§ 86: It will surely come, the time of a new eternal Gospel, which is promised us in the primer of the New Covenant itself!
§ 87: Perhaps even certain enthusiasts of the thirteenth and fourteenth centuries caught a glimpse of a beam of this new eternal Gospel, and erred only in proclaiming that its dawning was so near.
§ 88: Perhaps their three ages of the world were not just empty speculation after all, and they surely had no evil intentions when they taught that the New Covenant must become just as antiquated as the Old. For them, too, it was always the same economy of the same God. It was always – to use my own words – the same plan for the universal education of the human race.
§ 89: Except, they were too hasty and believed that, without enlightenment, without preparation, they could make their contemporaries, who had scarcely outgrown their childhood, into men worthy of their third age.
§ 90: And that was the very thing that made them enthusiasts. The enthusiast often casts very accurate glances into the future, but he cannot wait for this future to come. He wishes this future accelerated, and accelerated through him. That for which nature takes millennia is to mature in the moment of his existence. For what good does it do him if what he recognizes as better does not become better in his lifetime? Will he come back? Does he believe he will come back? It is odd that this enthusiasm does not become more fashionable again among enthusiasts alone.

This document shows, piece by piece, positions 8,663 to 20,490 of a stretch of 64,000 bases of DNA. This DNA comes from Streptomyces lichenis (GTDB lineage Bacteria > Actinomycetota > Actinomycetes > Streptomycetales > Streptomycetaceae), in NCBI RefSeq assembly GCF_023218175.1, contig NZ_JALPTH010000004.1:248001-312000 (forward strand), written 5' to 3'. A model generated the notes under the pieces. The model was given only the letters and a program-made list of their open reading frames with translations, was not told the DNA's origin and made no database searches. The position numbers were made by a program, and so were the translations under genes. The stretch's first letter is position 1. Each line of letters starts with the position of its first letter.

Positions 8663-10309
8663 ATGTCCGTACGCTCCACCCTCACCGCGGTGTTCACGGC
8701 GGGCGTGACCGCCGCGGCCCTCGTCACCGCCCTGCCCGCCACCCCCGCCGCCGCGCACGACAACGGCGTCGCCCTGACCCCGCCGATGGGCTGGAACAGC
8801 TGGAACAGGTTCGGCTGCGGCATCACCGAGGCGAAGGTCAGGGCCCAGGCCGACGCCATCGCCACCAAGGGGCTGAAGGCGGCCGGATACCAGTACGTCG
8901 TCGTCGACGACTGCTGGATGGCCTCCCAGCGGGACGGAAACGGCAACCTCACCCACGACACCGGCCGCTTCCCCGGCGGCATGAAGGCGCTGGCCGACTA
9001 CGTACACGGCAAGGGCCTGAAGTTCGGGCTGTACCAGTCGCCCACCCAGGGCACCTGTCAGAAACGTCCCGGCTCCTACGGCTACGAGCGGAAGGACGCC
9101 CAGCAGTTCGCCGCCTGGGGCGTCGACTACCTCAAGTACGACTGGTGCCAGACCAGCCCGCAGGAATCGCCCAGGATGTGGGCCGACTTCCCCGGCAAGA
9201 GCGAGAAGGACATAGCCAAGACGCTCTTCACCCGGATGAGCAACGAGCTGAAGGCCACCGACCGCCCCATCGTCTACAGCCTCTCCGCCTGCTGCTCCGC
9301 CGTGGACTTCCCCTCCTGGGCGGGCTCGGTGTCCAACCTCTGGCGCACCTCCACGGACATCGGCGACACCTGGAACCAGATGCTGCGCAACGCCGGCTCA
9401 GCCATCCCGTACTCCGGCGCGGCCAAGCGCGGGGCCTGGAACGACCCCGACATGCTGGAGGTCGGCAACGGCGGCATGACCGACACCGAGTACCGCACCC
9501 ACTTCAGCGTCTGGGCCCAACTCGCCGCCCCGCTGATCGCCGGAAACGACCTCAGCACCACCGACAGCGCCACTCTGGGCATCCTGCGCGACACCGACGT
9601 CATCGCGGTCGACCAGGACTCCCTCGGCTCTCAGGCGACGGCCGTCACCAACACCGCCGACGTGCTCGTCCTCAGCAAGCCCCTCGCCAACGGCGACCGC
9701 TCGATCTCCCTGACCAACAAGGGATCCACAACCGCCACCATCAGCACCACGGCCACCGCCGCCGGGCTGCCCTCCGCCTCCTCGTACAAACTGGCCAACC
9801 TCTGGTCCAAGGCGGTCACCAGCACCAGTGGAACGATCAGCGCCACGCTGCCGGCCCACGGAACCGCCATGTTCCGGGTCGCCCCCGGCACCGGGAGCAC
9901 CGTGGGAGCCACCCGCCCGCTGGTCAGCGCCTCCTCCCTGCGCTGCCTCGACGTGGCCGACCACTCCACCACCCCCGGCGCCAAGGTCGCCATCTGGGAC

§ 91: Go thine inscrutable way, eternal providence! Only let me not despair in Thee, because of this inscrutableness. Let me not despair in Thee, even if Thy steps appear to me to be going backward. It is not true that the shortest line is always the straight one.
§ 92: Thou hast so much to carry with you on thine eternal way, so much to do! And what if it were as good as proven that the great, slow wheel that brings mankind nearer to this perfection is only put in motion by smaller, swifter wheels, each of which contributes its own individual share?
§ 93: It is so! The very same path by which the race reaches its perfection, must have been travelled – sooner or later – by every individual man. But can he have travelled it in one and the same life? Can he have been, in one and the same life, a sensual Jew and a spiritual Christian? Can he have moved beyond both in the same life?